Commentary: The 2.5 million dollar question


by - Staff Writer -
Patrick Gorski - USA Today Sports
Patrick Gorski - USA Today Sports

The headline is self-explanatory when it says the 2.5-million-dollar question. Some of you may know the question I am referring too. For those of you that don’t, this question revolves around Cubs second basemen Daniel Descalso and whether he should be retained for the 2020 season.

Signed to a two year five million dollar deal last offseason, the 10-year veteran Descalso was expected to be the teams opening day second basemen with hopes of retaining that spot all year. Early on, it appeared like the right decision as Descalso came out guns-a-blazing with a .314 average the first two weeks of the season before finishing April with a .296 average two homers and 11 RBI’s. The home runs and RBI’s were not as surprising as his average as Descalso has been a career .237 hitter and more of a role player than anything.

Once the calendar flipped to May, something happened to Descalso both physically and mentally also. On the mental side of things, Descalso began to go into a month-long slump where his average plummeted to right around his career marks. That month-long slump turned into many months before it ended up being a season-ending slump in which his average fell all the way down to .173 to end the season with just two homers and 15 RBI’s. If you do the math that is no homers and only four RBI’s in the final five months of the season.

On the physical side of things, Descalso never seemed right after rolling his ankle in a May contest against the Brewers. After sitting out a few games hoping the pain would subside, he was never able to get back on track, eventually finding himself on the injured list for more than three months. Once Descalso began seeing time on the field once again, he spent two weeks with Iowa getting back into baseball shape before returning to the big-league club.

Once he returned to the lineup, Descalso never saw regular at-bats again, stepping to the plate less than 20 times for the remainder of the season. All in all, it is safe to say it was a lost season for Descalso in his first year with the Cubs. That brings the question up for this season, what do you do with him moving forward.

With him entering the second year of his two years five-million-dollar contract, Descalso is only making 2.5 million this season, which is not a massive dent in cap space. Around 1% to be exact, so keeping him on the roster wouldn’t be an issue money-wise. Secondly, with the status of Ben Zobrist still up in the air regarding his future, the Cubs will be looking for at worst a backup second baseman who can fill in at other infield spots, and Descalso is also that guy.

He is a veteran and knows that at this stage in his career, he will not be a starter or star of any organization. He has embraced his role as a role player before and shouldn’t have an issue doing that again should that be the direction the Cubs choose to go. The one value he brings to the table is his veteran leadership and presence in the clubhouse.

Not only was Descalso having the worst year of his career last season, but he never let it get to him. He remained a veteran leader in the clubhouse that the Cubs lacked for the past few seasons. With the Cubs looking for accountable and leadership moving forward, Descalso may hang around another season should the Cubs value his leadership over his overall production.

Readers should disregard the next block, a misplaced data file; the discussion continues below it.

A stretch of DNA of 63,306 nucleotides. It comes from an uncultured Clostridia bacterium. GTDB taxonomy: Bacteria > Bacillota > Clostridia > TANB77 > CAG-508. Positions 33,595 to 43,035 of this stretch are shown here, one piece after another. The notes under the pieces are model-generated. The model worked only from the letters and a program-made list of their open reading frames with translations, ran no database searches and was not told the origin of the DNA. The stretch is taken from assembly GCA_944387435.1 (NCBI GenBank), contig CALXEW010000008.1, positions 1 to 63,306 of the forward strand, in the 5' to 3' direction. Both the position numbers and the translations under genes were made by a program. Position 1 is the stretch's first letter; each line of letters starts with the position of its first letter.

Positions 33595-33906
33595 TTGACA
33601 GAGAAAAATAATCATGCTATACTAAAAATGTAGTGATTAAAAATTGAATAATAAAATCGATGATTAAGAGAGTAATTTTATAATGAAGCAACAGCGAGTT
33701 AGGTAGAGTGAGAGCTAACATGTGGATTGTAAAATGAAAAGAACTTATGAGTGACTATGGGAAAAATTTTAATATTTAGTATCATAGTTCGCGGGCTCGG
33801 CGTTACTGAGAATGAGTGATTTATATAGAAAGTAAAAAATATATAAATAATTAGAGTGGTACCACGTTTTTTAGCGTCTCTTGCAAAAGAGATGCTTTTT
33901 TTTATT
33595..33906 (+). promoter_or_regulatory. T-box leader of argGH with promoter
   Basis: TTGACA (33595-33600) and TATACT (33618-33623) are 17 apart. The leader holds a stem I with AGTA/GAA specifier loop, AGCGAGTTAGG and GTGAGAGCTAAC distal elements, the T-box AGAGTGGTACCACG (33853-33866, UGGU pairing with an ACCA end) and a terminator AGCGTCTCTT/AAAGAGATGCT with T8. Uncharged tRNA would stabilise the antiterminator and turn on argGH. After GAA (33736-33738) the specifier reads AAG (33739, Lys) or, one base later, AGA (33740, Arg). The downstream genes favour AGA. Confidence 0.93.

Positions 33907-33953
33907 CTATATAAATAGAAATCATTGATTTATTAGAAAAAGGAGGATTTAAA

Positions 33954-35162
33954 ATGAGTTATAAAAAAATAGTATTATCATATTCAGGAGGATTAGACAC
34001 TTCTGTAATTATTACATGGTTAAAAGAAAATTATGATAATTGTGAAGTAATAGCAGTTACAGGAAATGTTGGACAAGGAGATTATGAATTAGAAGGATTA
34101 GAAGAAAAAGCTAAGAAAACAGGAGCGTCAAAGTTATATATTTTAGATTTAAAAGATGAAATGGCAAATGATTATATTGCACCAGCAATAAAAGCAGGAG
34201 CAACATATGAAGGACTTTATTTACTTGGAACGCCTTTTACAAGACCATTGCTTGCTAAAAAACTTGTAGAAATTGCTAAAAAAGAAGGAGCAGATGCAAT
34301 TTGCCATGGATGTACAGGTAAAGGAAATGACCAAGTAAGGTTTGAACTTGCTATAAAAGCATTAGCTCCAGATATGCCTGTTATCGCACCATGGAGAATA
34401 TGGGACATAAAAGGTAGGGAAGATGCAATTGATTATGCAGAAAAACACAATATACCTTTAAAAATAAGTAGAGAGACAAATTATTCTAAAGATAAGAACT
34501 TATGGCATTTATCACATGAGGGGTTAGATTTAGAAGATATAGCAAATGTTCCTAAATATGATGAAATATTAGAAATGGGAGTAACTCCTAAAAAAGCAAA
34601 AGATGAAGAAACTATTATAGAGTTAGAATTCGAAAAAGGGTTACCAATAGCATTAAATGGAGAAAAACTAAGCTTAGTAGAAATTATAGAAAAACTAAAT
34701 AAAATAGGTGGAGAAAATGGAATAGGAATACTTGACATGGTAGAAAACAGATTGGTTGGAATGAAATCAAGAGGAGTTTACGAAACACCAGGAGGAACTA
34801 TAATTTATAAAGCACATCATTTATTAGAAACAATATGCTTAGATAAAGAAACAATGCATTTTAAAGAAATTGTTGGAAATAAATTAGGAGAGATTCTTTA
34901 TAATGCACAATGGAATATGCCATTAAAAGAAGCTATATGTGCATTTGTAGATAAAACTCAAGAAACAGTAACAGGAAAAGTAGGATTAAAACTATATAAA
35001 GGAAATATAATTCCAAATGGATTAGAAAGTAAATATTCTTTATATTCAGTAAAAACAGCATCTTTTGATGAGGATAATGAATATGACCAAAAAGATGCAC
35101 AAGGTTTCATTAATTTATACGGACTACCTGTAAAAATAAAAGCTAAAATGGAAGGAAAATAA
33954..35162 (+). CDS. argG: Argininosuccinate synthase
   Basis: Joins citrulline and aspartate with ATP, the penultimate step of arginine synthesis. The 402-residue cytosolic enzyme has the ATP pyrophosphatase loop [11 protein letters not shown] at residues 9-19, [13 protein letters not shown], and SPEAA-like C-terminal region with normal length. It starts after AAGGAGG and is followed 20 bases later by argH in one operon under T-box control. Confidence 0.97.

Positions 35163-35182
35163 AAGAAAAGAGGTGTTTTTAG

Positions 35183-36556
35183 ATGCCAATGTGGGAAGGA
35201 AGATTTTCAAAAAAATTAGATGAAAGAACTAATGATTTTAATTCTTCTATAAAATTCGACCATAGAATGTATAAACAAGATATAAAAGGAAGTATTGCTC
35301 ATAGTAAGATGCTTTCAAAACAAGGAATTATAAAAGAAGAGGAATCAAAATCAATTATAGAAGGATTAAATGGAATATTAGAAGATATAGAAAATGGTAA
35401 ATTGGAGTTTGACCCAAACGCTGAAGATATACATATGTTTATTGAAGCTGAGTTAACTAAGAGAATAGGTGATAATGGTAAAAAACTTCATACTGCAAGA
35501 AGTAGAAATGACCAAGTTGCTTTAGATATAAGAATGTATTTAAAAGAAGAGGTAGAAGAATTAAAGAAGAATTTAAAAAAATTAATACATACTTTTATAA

On the negative side of things, Descalso did have a horrendous season last year, and outside his first month, it was a waste even to have him in the lineup. His defense is below average, and his bat has never been consistent enough to make him an everyday starter. With that being the case and given that his contract is not that expensive, it wouldn’t surprise me at all to see the Cubs release him before the 2020 season or sometime early on in 2020 should his bat not get back to a respectable level.

After all, the Cubs have Nico Hoerner waiting in the wings who is looking like a lock to open 2020 as the team's second baseman. The Cubs also have viable bench options in Ian Happ, David Bote, and potentially Robel Garcia, all of who can play second base and offer better defense and a better bat. However, the Cubs may take a similar approach to what they did with Russell and Baez in 2015, where Hoerner may start the season at AAA for three weeks or so before coming up. Should that be the direction the team goes, look for Descalso to be a viable option in April before the decision must be made.

At the time last season, I was neither for nor against the Descalso signing because I knew the type of player he was. I felt like it was more of a lateral move to get a lefty middle infield bat on the bench to replace what the Cubs were losing in Tommy La Stella. The only problem is, La Stella is a much better hitter and showed that with the Angles this season.

With changes bound to happen to this roster at every level, the offseason starts now for Chicago. Along with the Cubs' eight impending free agents and players with options contracts, expect to see Descalso’s name brought up a lot in discussions this season as they will need to figure out what direction to go and if he fits in the 2020 season plans for the Cubs.

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